Nielsen Survey Shows Consumers will Spend More with Socially Responsible Companies
Credit: Courtesy Dr. Harry Werner

Many individual businesses and corporations “give back” to their specific industries and their communities because they feel it is the right thing to do and it reflects the leadership in the company. But did you know that “social responsibility” is worth money to your bottom line if handled correctly? 

Social or environmental responsibility basically is how you use your money, time and influence to make the world a better place.

“Cause marketing” is a new term that goes hand-in-hand with “social and environmental responsibility,” according to an interview with Amy Fenton of The Nielsen Company.

According to an article published by Nielsen based on their research, “Corporate social responsibility, also referred to as corporate citizenship or conscious capitalism, has become a meaningful way brands can differentiate themselves—and a growing base of consumers are clamoring to pay for it. In fact, 55% of global respondents in a recent Nielsen survey say they’ll pay extra for products and services from companies that are committed to positive social and environmental impact. And when we look at how the perspectives vary between the sexes, we see that most of the differences show up in the causes that women care about, both in magnitude and ranking.”

But it isn’t enough just to “do good,” you must communicate those actions to your customers.

Fenton noted that brands that communicate their social and environmental engagement–compared to companies that either aren’t socially engaged or are not communicating it–on average have five times the revenue.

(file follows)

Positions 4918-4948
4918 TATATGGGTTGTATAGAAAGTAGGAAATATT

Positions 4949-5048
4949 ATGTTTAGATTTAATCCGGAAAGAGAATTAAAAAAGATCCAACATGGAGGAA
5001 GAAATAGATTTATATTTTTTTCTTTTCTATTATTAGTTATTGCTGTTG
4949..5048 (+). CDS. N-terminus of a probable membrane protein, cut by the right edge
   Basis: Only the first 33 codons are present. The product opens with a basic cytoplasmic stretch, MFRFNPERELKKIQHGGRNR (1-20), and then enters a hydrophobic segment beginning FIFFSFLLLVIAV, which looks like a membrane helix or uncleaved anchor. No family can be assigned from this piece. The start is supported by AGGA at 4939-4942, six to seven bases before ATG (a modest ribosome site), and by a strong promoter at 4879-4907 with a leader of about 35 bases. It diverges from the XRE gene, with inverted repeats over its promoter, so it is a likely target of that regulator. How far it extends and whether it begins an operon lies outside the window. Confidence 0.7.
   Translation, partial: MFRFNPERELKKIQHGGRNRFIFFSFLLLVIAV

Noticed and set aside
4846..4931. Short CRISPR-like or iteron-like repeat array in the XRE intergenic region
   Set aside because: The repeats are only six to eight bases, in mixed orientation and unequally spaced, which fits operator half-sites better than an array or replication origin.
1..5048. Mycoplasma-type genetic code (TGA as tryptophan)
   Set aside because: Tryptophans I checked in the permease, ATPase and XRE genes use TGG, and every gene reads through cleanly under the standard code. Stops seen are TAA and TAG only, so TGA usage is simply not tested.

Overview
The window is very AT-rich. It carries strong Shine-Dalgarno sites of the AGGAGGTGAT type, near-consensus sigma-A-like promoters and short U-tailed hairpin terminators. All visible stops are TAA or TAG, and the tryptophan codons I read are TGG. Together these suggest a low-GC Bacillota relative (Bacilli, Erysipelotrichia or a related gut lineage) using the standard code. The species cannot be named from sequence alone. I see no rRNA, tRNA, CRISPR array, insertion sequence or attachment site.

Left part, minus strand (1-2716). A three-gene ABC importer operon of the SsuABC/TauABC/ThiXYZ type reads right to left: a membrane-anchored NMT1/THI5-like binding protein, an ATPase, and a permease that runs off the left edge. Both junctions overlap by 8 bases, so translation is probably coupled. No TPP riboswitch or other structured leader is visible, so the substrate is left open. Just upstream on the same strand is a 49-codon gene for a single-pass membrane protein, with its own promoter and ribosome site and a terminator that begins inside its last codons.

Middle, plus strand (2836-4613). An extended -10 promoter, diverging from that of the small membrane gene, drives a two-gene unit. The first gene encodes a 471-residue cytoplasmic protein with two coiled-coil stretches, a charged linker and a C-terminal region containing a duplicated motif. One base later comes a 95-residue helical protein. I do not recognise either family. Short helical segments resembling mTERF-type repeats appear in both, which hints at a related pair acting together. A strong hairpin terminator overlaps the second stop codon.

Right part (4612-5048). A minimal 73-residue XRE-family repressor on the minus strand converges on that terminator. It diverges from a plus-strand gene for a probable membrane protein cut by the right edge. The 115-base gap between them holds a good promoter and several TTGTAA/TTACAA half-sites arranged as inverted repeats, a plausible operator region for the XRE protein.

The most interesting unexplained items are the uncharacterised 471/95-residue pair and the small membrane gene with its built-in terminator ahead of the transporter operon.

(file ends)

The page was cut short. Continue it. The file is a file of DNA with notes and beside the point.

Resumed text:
In other words, there is a sales lift from social responsibility engagement.

Fenton said this is a big opportunity for companies, but she also noted that social responsibility is becoming less of an option for companies. Customers are seeking out those companies that are socially responsible.

She said that there are socially responsible brands and products across all price ranges now, so small and large companies are competing in this area for customers.

Fenton stressed that there is an internal and external component to social responsibility. Internally, the company needs to determine how and why they should give back socially or environmentally, and externally the company must understand what their consumers are looking for in terms of social responsibility from the company’s products and categories.

The bottom line is that no matter how big or small your company is—whether you are a one-person practice or a huge company—you need to understand in social responsibility terms what is important to your customers and what is important to your company. You need to take action to be socially responsible, and you must communicate your actions to your customers.

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